Source: The Cow/Calf Corner newsletter from the Oklahoma Cooperative Extension Service
Sept. 8, 2014
Cattle and beef trade reacts to U.S. market situation
by Derrell S. Peel, Oklahoma State University Extension livestock marketing specialist
International cattle and beef markets are reacting as expected to record U.S. market prices. The latest monthly trade data for July confirms that beef exports are declining; and beef and cattle imports are increasing as markets adjust to shrinking U.S. beef and cattle supplies. While U.S. cattle and beef prices are not the only factors that affect international trade but the price influence is strong and likely to be a major determinant of trade flows in coming months. The discussion below focuses on quantity adjustments in trade flows. Trade values, of course, reflect the high prices that are resulting in trade flow adjustments.
After increasing the first half of the year, beef exports are decreasing year over year to most major U.S. beef destinations with July total exports down 13.5 percent leading to a slim 1.4 percent year to date beef export increase compared to the first 7 months one year ago. Beef exports to Japan were down 9.5 percent in July and are down 7.8 percent for the year date compared to last year. Beef exports to Hong Kong are still up 36.2 percent for the year to date but were down 32 percent in July compared to last year. Hong Kong, which emerged as the fourth largest beef export destination in 2013, had sharp year over year increases through June before dropping dramatically in July. Mexico, likewise, changed from year over year increases each month the first half of the year to an 11.2 percent decrease in July compared to last year. Beef exports to Canada have been down each month this year with July down 25.9 percent and a year to date total down 21.8 percent compared to one year ago. Among major U.S. beef export destinations, only South Korea is still increasing, with the July 22.2 percent year over year increase, the fifth consecutive monthly increase, leading to a year to date 21.6 percent increase compared to 2013.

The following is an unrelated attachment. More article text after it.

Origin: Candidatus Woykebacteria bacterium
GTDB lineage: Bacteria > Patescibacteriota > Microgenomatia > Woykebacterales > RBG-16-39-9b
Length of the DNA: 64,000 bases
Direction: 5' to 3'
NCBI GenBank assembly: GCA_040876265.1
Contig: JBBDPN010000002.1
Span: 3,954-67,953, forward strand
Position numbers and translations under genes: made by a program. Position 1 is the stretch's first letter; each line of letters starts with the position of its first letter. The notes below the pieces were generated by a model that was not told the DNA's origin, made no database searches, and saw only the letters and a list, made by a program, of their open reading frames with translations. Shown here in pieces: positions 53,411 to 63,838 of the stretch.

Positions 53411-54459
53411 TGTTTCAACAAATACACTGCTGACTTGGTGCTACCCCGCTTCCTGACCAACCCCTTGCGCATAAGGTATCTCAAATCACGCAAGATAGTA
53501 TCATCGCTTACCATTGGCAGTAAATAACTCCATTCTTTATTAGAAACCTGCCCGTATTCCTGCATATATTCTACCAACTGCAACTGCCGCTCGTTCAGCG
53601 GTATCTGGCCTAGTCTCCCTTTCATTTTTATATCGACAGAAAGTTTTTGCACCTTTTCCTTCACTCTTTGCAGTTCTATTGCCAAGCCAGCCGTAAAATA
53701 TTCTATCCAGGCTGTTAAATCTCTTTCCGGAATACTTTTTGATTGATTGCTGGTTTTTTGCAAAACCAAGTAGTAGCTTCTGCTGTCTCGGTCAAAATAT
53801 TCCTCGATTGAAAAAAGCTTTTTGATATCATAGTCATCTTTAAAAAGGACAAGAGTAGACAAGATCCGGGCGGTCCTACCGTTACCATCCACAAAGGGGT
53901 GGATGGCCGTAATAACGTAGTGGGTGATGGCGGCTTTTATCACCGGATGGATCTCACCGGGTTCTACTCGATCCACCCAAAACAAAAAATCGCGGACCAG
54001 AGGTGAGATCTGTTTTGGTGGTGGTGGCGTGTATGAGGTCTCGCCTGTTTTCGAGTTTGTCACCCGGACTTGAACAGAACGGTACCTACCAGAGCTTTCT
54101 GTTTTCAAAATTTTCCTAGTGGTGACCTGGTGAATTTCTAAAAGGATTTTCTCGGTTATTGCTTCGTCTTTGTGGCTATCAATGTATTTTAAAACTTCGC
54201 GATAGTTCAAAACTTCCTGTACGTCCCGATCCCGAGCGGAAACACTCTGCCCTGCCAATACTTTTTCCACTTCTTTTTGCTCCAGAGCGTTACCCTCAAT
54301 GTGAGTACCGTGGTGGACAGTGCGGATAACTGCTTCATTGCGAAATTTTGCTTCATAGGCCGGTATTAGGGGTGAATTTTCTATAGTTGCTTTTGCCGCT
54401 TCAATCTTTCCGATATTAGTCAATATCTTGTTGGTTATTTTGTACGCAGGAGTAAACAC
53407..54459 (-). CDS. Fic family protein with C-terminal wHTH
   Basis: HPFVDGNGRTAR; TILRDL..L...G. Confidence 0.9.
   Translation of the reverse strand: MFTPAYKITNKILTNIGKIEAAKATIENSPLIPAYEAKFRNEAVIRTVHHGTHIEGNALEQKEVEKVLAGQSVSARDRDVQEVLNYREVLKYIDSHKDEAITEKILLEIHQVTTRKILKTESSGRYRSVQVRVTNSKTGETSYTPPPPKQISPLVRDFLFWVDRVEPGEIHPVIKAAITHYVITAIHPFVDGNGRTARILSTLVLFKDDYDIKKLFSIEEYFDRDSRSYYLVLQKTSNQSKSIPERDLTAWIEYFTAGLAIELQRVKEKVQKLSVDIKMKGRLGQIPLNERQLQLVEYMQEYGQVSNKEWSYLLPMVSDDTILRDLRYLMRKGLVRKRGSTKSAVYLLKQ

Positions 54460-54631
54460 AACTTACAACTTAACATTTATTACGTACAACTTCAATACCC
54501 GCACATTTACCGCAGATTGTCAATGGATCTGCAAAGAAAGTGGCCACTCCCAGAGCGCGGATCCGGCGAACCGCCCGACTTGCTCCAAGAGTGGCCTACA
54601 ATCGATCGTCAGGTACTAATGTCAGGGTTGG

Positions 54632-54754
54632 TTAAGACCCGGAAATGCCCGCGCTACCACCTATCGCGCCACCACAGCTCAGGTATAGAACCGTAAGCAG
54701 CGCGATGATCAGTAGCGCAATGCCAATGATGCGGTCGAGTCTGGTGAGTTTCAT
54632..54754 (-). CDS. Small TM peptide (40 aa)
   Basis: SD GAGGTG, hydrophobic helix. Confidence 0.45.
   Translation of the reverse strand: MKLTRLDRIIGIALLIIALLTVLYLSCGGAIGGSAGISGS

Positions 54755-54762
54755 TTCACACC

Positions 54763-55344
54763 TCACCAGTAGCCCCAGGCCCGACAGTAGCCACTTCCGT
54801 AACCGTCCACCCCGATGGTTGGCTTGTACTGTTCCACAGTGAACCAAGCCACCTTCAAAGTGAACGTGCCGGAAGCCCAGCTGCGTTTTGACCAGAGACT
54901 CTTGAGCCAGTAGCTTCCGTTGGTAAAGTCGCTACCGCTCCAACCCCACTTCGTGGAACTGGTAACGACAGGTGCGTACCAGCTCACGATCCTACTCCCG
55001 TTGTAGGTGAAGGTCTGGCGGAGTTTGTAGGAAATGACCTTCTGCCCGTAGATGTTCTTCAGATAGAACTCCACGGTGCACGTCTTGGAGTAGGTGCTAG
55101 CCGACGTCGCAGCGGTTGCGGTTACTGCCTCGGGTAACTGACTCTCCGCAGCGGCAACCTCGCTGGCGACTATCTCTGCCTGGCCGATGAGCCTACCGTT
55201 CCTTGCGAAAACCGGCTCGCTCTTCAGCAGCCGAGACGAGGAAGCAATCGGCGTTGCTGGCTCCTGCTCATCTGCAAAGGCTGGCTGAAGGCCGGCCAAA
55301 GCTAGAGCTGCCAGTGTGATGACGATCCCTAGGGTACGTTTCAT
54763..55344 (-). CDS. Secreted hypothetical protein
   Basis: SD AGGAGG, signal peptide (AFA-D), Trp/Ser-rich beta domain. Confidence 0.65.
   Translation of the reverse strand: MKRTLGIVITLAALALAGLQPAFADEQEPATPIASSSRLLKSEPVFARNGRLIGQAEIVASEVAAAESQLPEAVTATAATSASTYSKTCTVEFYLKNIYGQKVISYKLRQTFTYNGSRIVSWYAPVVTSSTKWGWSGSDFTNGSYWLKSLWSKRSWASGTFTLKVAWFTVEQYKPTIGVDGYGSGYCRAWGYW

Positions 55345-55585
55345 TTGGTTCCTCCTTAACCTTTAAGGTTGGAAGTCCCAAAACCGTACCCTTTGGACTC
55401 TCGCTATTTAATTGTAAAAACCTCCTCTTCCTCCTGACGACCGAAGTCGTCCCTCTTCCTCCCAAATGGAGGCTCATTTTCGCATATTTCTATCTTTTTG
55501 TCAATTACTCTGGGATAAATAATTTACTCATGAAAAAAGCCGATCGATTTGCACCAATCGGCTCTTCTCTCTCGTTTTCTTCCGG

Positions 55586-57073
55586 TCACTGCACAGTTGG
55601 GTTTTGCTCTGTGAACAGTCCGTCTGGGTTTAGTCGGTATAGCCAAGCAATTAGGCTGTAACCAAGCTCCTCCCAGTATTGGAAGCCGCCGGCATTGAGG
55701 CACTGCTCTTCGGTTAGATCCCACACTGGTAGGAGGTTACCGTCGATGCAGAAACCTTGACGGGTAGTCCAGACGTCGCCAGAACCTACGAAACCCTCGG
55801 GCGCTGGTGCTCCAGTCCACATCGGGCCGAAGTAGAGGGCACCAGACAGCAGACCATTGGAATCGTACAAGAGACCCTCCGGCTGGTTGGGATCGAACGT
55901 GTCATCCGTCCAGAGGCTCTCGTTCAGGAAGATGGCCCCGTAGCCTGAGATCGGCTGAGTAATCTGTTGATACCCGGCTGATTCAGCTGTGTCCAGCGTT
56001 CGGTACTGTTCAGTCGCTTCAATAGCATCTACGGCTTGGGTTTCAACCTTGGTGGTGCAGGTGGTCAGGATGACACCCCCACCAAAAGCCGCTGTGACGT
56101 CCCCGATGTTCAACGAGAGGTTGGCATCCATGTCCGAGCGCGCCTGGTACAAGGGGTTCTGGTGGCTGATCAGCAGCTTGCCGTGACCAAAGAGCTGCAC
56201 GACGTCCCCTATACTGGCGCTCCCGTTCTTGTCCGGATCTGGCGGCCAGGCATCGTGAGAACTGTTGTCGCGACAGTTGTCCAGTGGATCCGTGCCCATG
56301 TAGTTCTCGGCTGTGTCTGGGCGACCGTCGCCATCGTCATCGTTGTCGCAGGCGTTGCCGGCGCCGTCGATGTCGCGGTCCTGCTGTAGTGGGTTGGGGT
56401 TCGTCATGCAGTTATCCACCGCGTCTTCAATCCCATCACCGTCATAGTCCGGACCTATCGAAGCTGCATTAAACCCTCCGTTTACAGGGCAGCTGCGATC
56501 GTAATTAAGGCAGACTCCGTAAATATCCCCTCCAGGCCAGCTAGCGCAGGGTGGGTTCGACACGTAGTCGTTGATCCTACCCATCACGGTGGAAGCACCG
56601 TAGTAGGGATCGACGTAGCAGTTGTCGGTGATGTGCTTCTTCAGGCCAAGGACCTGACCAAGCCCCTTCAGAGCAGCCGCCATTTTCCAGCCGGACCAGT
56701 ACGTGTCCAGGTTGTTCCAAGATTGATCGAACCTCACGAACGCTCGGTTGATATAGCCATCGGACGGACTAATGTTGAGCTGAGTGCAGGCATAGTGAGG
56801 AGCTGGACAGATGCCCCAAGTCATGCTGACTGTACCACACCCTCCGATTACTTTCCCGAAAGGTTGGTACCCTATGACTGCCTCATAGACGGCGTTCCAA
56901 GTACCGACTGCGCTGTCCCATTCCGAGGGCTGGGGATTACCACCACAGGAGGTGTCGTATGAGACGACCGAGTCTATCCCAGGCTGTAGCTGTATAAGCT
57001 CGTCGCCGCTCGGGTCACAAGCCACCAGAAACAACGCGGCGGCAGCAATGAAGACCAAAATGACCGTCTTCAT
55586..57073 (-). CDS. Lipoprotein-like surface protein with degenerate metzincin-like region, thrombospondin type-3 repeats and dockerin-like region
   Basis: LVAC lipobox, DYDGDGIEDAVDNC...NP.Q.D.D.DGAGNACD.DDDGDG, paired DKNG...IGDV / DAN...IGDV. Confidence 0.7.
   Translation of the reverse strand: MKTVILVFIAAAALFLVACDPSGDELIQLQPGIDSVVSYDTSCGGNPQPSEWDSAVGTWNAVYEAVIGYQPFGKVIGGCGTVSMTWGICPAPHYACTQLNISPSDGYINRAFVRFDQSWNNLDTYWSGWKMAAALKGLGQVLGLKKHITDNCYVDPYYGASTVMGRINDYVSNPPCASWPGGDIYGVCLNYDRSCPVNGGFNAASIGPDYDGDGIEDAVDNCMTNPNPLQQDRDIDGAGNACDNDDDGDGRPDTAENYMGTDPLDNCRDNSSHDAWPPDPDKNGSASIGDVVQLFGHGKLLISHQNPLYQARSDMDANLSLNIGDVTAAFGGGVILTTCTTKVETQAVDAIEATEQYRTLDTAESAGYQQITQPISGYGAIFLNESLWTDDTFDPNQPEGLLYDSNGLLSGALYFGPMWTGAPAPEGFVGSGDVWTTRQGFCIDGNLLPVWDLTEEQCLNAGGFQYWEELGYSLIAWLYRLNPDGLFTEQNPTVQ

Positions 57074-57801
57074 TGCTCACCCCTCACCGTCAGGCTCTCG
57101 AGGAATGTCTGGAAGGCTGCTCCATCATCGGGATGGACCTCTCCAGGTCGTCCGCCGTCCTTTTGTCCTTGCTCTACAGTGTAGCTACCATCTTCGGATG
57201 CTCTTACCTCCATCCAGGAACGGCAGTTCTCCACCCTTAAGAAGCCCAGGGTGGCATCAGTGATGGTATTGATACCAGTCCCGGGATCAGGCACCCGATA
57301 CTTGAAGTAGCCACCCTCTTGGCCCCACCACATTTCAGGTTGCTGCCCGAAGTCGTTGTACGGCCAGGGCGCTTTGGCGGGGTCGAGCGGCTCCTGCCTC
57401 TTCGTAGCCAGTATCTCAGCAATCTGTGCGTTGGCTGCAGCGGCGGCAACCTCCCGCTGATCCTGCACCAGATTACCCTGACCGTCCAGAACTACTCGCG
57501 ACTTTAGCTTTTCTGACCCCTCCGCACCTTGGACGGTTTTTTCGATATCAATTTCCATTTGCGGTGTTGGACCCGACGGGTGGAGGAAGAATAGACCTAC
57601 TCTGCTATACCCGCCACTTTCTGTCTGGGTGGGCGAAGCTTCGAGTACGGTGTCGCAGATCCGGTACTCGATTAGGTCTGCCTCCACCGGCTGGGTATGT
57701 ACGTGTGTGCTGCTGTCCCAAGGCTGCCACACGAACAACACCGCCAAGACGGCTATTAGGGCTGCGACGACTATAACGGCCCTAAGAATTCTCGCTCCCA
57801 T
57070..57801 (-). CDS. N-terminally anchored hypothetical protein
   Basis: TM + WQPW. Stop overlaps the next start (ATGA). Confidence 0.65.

Despite starting the year with year over year decreases in January and February, U.S. beef imports have increased each of the past five months; with the July increase of 37.1 percent the largest monthly increase of the year. U.S. beef imports, which include a high proportion of processing beef, are reacting strongly to the sharp decrease in U.S. cow slaughter, now down over 14 percent so far this year, and extremely tight U.S. supplies of lean beef for ground beef. Australia, the largest source of U.S. beef imports, started the year with two months of slight year over year decreases, switching to dramatically higher monthly imports the past five months. Imports from Australia were up 71.1 percent in July compared to one year earlier contributing to a year to date increase of 41.4 percent compared to one year ago. U.S. beef imports from Canada have increased each month this year with a year to date total up 11.3 percent, including a July increase of 10.3 percent over last year. Beef imports from New Zealand were mostly down through April but increased sharply in June and include a July total up 39.8 percent from one year earlier. Year to date beef imports from New Zealand are up 7.5 percent compared to last year. Beef imports from Mexico, also down early in the year, have increased sharply in the last three months of data from May through July. The July import total was up 36.2 percent, the largest monthly increase from Mexico so far this year, and contributes to a year to date increase of 11.4 percent in total beef imports from Mexico.